Introduction

It's a given fact that computers have been getting smaller since the days of vacuum tubes and ENIAC. What was once a glorified calculator that took up a space the size of a football field can now fit in something the size of your watch. Tasks that used to take months to compute on a mainframe can now be calculated in minutes on a midrange desktop system. Even in a relatively short period of time, we still see progression so that your top-end desktop gaming powerhouse from two or three years ago can be surpassed by a modern laptop.

That's all well and good, but a big problem a lot of people have with gaming notebooks is that their size relative to typical laptops is rather large, making them less convenient to carry around. Relatively short battery life is another drawback. But perhaps the biggest drawback is a very simple one: price.

We recently looked at the Dell XPS M1730, which is arguably the fastest gaming notebook currently available. With its 8800M GTX SLI graphics chips and overclockable Penryn X9000 CPU, you get performance that surpasses most desktops from 18 months ago, or if you prefer performance that will match a reasonably configured midrange desktop system. If you put together a Core 2 Duo E8400 system with something between GeForce 9600 GT 512 SLI and 8800 GT 512 SLI graphics, you should have roughly comparable performance. The problem is that such a desktop system can be assembled for less than $1500, whereas the powerful XPS M1730 costs about three times as much.

What would be really nice is if we had a viable midrange gaming laptop alternative — something that offers reasonable performance for under $1500. We're not talking about any of the junk shipping with integrated graphics, or low-end stuff like GeForce 8400 or even 8700M GT. And while they're reasonably fast, even single GPU 8800M GTX notebooks like the AVADirect (Clevo) M570RU start at over $2000. How about a laptop with graphics performance that can at least match the GeForce 9600 GT? After all, the 9600 GT can be had for a mere $150 and it doesn't seem to consume that much power; how hard can it be to put something like that into a laptop?

In fact, it's not really all that difficult, and NVIDIA launched exactly that sort of chip in late 2007 with the GeForce 8800M GTS. It has 64 Stream Processors, just like the 9600 GT. Most of the gaming laptops have opted for the more powerful (and more expensive) 8800M GTX with its 96 SPs, so we were quite interested to see exactly how much performance you give up by going with the 8800M GTS. Unfortunately, we can't really do an apples-to-apples comparison here, because Gateway didn't stop at cutting down the GPU. In the system we received, they also trimmed the CPU performance quite a bit, dropping all the way to a 1.66GHz Core 2 Duo T5450. That certainly means CPU performance isn't going to match up well against something like a 2.8GHz X9000; what we want to find out is whether it can still provide adequate performance.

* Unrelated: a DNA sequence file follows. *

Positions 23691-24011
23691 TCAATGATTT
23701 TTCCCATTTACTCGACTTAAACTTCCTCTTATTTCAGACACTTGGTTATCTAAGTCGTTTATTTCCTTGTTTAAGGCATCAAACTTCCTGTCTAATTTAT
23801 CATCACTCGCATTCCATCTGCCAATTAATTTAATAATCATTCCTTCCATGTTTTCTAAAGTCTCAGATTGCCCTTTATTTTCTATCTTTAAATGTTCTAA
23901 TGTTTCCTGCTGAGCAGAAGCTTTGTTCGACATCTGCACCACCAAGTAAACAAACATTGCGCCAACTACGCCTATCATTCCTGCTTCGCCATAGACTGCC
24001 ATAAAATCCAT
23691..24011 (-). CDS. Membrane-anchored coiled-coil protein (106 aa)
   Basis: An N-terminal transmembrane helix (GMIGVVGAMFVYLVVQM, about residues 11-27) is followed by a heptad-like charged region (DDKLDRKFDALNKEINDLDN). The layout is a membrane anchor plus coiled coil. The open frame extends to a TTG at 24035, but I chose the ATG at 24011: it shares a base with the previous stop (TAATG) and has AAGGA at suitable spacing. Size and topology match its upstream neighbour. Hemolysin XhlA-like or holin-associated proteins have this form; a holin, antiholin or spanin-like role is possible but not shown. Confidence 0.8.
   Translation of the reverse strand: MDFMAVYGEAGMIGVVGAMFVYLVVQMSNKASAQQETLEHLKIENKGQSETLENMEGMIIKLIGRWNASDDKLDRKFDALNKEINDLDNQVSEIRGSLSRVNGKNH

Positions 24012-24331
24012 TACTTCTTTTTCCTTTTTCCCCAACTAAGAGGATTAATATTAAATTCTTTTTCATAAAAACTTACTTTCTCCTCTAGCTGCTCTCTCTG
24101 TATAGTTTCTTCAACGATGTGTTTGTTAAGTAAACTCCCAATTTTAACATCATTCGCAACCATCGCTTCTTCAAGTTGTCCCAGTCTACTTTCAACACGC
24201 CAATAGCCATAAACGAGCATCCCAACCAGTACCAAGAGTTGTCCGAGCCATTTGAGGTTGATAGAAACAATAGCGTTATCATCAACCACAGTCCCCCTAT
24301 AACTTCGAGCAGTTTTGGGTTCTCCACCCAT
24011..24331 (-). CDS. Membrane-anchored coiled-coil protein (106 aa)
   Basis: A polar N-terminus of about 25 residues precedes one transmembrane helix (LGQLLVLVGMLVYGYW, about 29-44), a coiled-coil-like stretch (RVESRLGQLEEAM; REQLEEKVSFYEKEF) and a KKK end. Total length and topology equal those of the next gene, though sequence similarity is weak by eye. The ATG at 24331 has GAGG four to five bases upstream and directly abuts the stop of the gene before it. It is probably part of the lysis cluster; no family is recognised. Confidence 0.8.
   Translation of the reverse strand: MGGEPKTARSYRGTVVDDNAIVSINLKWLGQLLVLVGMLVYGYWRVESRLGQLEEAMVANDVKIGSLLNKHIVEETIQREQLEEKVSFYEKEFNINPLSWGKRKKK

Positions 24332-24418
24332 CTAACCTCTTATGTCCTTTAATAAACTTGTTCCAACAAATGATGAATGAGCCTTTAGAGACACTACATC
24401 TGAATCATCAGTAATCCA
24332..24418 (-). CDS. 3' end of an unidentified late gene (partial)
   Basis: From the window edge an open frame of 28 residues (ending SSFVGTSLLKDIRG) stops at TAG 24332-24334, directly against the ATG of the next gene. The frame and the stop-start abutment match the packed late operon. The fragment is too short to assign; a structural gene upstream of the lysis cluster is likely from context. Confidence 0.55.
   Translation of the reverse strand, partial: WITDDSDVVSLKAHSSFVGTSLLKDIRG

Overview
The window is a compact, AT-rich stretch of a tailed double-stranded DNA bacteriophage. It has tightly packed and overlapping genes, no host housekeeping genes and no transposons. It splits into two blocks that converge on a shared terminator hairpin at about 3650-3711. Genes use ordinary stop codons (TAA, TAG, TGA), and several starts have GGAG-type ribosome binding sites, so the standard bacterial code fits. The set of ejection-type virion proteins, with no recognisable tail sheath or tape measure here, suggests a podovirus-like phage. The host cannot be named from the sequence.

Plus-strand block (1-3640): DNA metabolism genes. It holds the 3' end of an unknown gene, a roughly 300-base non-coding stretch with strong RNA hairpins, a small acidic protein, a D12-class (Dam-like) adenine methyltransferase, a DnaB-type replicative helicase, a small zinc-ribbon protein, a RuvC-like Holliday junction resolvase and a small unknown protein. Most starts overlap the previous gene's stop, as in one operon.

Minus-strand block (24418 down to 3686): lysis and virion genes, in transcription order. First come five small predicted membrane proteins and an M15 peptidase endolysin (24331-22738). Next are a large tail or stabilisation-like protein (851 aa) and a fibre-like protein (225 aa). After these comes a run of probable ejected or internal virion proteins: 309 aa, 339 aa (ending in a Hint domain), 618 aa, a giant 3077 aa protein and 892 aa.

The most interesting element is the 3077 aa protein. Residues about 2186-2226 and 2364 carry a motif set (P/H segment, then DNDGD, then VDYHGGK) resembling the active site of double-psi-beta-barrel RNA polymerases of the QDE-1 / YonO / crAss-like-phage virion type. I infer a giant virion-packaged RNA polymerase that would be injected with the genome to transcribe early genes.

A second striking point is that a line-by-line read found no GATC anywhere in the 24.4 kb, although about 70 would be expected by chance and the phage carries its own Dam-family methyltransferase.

If you've ever looked at buying a gaming notebook, you have likely been very disappointed in the offerings that cost less than $2000. In fact, up until Gateway dropped the P-6831 FX on the mobile gaming market, we honestly haven't seen anything that would even qualify as a good midrange gaming notebook. Gateway didn't just break a $2000 price barrier, however. Available at locations like Best Buy for a mere $1350 (and currently with a $100 rebate), the P-6831 FX completely redefines the midrange gaming notebook. Let's look at how they managed to do this.

Gateway P-6831 FX Overview
POST A COMMENT

88 Comments

View All Comments

  • asusftw - Friday, March 28, 2008 - link

    asus g2p? what era are we in? benchmark the g2sg-a1 or the g2s-b2. don't use notebooks that are past their expiration date please. Reply
  • pnyffeler - Friday, March 28, 2008 - link

    Ouch. :-) Reply
  • kenbx84 - Friday, March 28, 2008 - link

    I like how these guys like to compare the outdated Asus G2P to this gateway as oppose to the more up to date G2Sg or even G2S-B2...

    Hey guys try comparing the latest notebooks with the latest notebooks please.
    Reply
  • ap90033 - Sunday, March 30, 2008 - link

    Are you talking about this one? http://209.85.165.104/search?q=cache:nBTuWHg8-gQJ:...">http://209.85.165.104/search?q=cache:nB...p;hl=en&...